Better late than never! On Wednesday March 21st, EA is going to start rolling out something called 'The Star Wars Battlefront II Progression Update', a long-awaited bunch of changes to the game's economy - which was the focus of intense controversy late last year. Many of these changes seem to be in direct response to the problems many had with the game's loot boxes, though they're probably arriving rather too late to change perceptions.
Here's some of what the new update includes:
- With this update, progression is now linear. Star Cards, or any other item impacting gameplay, will only be earned through gameplay and will not be available for purchase. Instead, you’ll earn experience points for the classes, hero characters, and ships that you choose to play in multiplayer. If you earn enough experience points to gain a level for that unit, you'll receive one Skill Point that can be used to unlock or upgrade the eligible Star Card you'd like to equip.
- You'll keep everything you’ve already earned and unlocked. You will keep all of the Star Cards, heroes, weapons, or anything else you have already earned. What you have earned will still be available to use with this update regardless of how much or little progress you have already made.
- Crates no longer include Star Cards and cannot be purchased. Crates are earned by logging in daily, completing Milestones, and through timed challenges. Inside of these crates, you'll find Credits or cosmetic items, such as emotes or victory poses, but nothing that impacts gameplay.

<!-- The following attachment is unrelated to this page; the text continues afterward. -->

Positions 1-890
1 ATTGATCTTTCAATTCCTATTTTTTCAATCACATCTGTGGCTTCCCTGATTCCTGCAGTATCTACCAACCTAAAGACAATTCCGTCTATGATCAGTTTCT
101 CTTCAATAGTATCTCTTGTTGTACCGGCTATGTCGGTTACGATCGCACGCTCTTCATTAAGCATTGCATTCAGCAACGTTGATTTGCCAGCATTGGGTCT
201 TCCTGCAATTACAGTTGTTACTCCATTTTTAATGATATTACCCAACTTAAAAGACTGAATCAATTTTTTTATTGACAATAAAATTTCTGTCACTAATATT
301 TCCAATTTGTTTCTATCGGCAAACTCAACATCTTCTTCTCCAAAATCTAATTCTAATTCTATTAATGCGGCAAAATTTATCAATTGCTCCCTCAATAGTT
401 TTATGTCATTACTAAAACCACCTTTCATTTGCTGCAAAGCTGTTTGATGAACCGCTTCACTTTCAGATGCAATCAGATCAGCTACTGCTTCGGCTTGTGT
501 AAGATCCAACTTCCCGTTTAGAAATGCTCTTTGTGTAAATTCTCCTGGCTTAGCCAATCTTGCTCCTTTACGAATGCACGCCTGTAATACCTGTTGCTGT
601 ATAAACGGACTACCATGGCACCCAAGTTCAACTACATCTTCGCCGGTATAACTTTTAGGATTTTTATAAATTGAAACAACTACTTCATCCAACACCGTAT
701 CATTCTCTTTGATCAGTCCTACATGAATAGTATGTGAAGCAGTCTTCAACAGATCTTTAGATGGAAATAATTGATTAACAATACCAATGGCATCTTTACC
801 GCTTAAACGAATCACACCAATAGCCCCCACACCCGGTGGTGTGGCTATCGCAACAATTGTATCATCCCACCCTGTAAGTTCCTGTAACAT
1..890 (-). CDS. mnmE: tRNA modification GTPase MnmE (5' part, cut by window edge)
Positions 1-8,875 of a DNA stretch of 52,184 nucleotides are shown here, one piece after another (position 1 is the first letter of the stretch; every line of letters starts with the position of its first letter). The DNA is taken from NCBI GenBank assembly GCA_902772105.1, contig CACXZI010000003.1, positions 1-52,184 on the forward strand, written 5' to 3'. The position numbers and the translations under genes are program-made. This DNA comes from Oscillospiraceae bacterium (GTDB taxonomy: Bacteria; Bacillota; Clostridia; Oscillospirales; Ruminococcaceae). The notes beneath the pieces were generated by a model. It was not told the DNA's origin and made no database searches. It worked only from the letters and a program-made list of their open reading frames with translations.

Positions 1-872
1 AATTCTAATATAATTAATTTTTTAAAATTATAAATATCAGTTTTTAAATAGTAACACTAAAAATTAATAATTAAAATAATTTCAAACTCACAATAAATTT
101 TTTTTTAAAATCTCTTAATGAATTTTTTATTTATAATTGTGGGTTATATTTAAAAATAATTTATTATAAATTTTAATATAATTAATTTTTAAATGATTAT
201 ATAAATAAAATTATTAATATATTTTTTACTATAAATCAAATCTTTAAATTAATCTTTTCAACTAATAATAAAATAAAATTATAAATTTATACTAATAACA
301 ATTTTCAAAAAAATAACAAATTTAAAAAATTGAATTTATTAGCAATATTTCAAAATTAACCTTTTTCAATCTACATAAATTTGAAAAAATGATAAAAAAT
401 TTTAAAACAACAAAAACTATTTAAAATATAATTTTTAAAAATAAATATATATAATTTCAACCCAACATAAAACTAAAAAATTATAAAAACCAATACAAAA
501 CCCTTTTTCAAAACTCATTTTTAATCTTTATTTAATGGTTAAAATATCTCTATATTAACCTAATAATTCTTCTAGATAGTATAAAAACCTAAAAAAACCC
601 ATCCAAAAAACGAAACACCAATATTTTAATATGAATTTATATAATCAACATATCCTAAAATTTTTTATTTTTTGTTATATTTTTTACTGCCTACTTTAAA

- Starting in April, you’ll be able to get appearances directly through in-game Credits or Crystals. The first new appearances are coming soon, meaning you'll be able to grab new looks for your heroes and troopers directly by using either Credits (earned in-game) or Crystals (available to purchase in-game and through first-party stores). If you’ve ever dreamed of being a part of the Resistance as a Rodian, your chance is right around the corner.
This update seems pretty big, in that it shifts totally to a model where no major content is distributed through paid random chance. It'll be interesting to see if EA's future games follow a similar model, or attempt to return to the paid loot box model Battlefront II featured at launch.
There will apparently also be further updates to the game over the weeks following this update landing. It's hard to know what to think of Battlefront - some found that, under the controversy, there's a pretty good Star Wars game. Others just think the farce is strong with this one. Either way, we'll see if one plucky patch is enough to bring an audience back to this particular galaxy far, far away.
This post originally appeared on Kotaku UK.